It's Personal: Why Scott Brown Is Skating but Elizabeth Warren Is Tripping on Character Questions

How should voters assess a candidate's integrity? Inconsistency and double-talk on policy questions would be a good place to start.


How do and how should voters evaluate a candidate's character? Often we mistakenly infer character from personality. Or, in these hyper-partisan times, we may be increasingly inclined to locate bad character in advocacy of policies we oppose, while giving the benefit of any character doubts to candidates who share our political or cultural predilections. But character is complicated and imperfectly reflected by ideology or decisions based on political expediency. Put very simply, essentially decent people sometimes help advance essentially indecent policies, and vice versa. How should we weigh a candidate's perceived character flaws against his or her political agenda and how much should character matter?

These are now central question in the Massachusetts Senate race. Scott Brown supporters insist that Elizabeth Warren's self-identification as a Native American is a window into her character. Warren supporters regard Brown's intense focus on her ancestral claims as a covert appeal to resentment of affirmative action among the union households that Warren needs to win. They condemn it as a distraction from economic issues, and they're angry at the media for questioning Warren's identity instead of Brown's record.

They can take solace from a front page story in the June 4th Boston Globe examining Brown's record on banking regulations. "Senator Brown Sought to Loosen Banking Rules" the headline announces.

"Senator Scott Brown has trumpeted his role in casting the deciding vote in favor of the 2010 Wall Street overhaul," the Globe reports, "but records show that after he voted for the (Dodd-Frank) law, he worked to shield banks and other financial institutions from some of its tough provisions. E-mails between Brown's legislative director and US Treasury Department officials show that Brown advocated for a loose interpretation of the law so that banks could more easily engage in high-risk investments."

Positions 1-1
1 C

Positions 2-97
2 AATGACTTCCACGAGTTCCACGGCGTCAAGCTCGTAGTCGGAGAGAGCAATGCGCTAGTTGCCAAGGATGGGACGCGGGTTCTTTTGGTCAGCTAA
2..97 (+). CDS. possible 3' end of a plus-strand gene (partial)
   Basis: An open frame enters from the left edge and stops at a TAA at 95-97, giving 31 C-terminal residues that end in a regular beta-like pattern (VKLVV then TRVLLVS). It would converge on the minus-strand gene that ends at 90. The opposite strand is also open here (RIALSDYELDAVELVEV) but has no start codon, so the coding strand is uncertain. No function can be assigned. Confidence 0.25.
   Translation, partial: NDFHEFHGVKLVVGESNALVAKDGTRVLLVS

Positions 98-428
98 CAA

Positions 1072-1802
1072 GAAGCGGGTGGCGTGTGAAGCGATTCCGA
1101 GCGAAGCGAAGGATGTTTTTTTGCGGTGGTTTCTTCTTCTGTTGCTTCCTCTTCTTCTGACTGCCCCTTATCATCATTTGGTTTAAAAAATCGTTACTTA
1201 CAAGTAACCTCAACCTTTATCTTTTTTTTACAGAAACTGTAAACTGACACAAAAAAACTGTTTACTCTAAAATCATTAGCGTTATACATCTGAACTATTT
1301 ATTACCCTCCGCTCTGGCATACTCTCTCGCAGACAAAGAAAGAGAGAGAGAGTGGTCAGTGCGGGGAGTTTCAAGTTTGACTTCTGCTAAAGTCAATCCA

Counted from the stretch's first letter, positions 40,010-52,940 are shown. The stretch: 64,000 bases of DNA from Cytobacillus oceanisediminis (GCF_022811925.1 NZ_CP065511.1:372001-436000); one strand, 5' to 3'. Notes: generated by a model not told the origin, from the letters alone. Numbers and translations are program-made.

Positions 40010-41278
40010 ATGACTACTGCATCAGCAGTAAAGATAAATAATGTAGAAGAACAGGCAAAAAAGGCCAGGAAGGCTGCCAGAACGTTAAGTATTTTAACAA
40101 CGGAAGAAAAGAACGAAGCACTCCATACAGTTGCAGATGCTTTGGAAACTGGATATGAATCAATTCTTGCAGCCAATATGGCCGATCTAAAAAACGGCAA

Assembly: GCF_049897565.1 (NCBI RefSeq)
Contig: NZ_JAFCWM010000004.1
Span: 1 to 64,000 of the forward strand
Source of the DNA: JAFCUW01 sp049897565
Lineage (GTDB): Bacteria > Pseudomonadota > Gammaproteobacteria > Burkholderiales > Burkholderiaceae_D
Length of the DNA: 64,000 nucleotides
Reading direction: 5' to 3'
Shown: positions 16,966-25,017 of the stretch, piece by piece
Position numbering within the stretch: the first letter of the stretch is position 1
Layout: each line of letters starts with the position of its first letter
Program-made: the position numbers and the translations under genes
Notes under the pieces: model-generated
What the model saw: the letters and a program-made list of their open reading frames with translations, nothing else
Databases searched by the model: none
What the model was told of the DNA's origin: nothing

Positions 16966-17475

"He's for us," Brown for Senate bumper stickers proclaim. "He's for them," this review of his record suggests.

Does this apparent inconsistency reflect on Brown's character? Put aside questions about the wisdom of loosening banking regulations. You might still ask why Brown didn't advertise his work on behalf of the banks. Why cast yourself as a supporter of the "Wall Street overhaul" while quietly working against it? Assume that Brown sincerely believes that enabling "high-risk" investments by banks will help the economy and the "ordinary people" he represents. Why doesn't he say so?

Or consider Brown's confused and misleading account of the failed Blunt Amendment, which he supported. It explicitly provided employers and insurers with the right to opt out of covering any medical care that was contrary to their religious or moral beliefs. In other words, it could have allowed an atheist who disapproved of extra-marital sex to deny coverage for sexually transmitted diseases to his un-married employees.

Brown addressed concerns about the broad scope of this amendment by denying they existed. Ignoring language allowing health care opt outs based on moral as well as religious convictions, he insisted, counter-factually, that the amendment was simply a conscience clause, restoring religious freedom to Catholics and other people of faith.

"You acknowledge that Senator Blunt's amendment that you're supporting goes far further than religious objections, no?" Jim Braude of New England Cable News asked Brown in an interview last February. "No, I don't," Brown replied. Braude pressed on, citing references in the bill to the "moral convictions" of an employer or insurer. "That's the language," he said. "I'm repeating it verbatim." Brown was undeterred: "I disagree with your interpretation," he answered nonsensically and hotly accused Elizabeth Warren, who opposed the Blunt Amendment, of trying to divide Catholic women from their faith and their church. (Divide women from their church? Isn't that the Vatican's job?)

Presented by

Wendy Kaminer is an author, lawyer, and civil libertarian. She is the author of I'm Dysfunctional, You're Dysfunctional.

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